Best Case - Worst Case
Extract Low Voltage Directivie 2014/35/EU
Annex III Module A, item 2. Technical file
The manufacturer prepares the technical documentation.On the basis of these documents, it must be possible to assess the conformity of an electrical equipment with the relevant requirements.
They must contain a suitable risk analysis and assessment
A risk analysis must include possible risks of the complete "life cycle" of a device, from the time of placing on the market to disposal
This includes e.g .also transport, storage, packaging, limits of the product, intended use, identification of hazards, risk assessment and many more points
With a risk analysis you take no risk!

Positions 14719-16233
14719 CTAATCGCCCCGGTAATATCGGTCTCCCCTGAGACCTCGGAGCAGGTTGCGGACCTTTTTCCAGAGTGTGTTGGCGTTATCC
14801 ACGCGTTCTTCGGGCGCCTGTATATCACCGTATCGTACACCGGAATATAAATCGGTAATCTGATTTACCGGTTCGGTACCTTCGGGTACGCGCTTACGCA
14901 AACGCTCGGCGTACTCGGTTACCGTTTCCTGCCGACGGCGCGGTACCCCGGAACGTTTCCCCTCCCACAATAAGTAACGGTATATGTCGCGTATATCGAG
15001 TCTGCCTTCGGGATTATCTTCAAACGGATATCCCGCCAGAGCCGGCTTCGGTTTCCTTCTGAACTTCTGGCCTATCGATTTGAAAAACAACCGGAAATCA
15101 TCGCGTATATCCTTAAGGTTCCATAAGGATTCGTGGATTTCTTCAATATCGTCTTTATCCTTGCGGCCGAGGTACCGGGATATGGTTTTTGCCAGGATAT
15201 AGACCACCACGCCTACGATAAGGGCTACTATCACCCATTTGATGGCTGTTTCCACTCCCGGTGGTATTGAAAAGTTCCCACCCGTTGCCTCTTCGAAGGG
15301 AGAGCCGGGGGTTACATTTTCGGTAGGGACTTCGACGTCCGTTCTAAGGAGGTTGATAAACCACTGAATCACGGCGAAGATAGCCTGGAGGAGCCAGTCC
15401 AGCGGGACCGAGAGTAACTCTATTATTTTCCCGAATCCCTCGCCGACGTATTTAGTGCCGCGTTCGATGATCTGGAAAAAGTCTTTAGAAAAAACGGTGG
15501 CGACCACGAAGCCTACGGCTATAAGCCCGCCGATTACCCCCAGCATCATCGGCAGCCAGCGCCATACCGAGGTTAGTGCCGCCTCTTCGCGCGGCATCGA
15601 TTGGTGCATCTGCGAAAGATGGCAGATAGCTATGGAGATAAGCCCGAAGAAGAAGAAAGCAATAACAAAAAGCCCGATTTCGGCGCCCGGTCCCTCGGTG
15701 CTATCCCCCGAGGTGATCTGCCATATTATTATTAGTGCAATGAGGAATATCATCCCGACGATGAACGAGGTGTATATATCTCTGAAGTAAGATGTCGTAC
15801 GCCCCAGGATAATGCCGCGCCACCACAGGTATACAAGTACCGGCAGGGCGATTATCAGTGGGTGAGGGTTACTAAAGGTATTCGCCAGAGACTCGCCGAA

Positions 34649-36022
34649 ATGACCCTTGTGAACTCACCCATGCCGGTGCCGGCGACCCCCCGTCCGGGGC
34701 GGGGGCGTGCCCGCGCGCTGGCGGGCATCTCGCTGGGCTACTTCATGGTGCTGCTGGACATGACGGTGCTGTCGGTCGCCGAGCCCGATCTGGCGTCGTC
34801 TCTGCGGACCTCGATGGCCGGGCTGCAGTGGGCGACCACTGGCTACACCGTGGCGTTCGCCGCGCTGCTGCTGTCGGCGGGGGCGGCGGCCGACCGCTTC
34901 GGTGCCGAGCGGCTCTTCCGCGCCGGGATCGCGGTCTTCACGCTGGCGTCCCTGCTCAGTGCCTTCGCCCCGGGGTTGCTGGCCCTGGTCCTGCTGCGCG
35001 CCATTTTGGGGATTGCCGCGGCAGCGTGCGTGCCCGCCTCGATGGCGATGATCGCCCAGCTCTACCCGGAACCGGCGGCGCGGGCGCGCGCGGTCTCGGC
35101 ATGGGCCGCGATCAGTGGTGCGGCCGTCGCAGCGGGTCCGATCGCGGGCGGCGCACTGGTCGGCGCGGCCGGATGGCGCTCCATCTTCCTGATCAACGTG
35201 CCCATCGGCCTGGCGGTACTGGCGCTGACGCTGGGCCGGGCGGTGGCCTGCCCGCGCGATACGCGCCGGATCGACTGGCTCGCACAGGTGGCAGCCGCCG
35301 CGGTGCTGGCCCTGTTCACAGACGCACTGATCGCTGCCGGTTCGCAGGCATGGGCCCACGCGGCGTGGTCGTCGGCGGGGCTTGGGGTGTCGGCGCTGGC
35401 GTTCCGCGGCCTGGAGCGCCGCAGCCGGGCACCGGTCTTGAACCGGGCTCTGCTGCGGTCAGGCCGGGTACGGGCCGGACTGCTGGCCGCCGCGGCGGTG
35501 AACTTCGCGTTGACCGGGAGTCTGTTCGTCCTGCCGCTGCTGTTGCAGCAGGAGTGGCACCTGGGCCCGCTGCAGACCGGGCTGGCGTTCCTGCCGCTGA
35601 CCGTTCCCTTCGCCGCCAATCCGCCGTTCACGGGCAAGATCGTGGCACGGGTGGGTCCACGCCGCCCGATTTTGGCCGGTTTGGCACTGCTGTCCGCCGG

Our products have a GS-mark, a “CE-certification”,TÜV,EMC....what do we need a risk analysis for ?
Again and again, this statement is predominantly obtained from economic operators that are part of the supply and distribution chain, as well as from manufacturers from non-EU countries.As such statements show, after the entry into force of both the new Low Voltage Directive (NSPRL) 2014/35 / EU and the new EMC Directive 2014/30 / EU on 20.04.2016, many affected players are not aware that the provision of a risk analysis alsowas mandatory for household appliances from this key date
If no suitable RA is available, CE-marked household appliances are no longer compliant with the Directive, although compliance with the directive is suggested to the outside by the CE mark, but does not correspond to the facts.
Especially with market inspections by the supervisory authorities or in case of damage, an RA is of essential importance
What is allowed, what can and what should an operating manual contain in order to meet the requirements of a risk analysis?
This question should also occupy the distributor
Contact me, gladly I will advise you
One can not express a justification for a risk analysis more compactly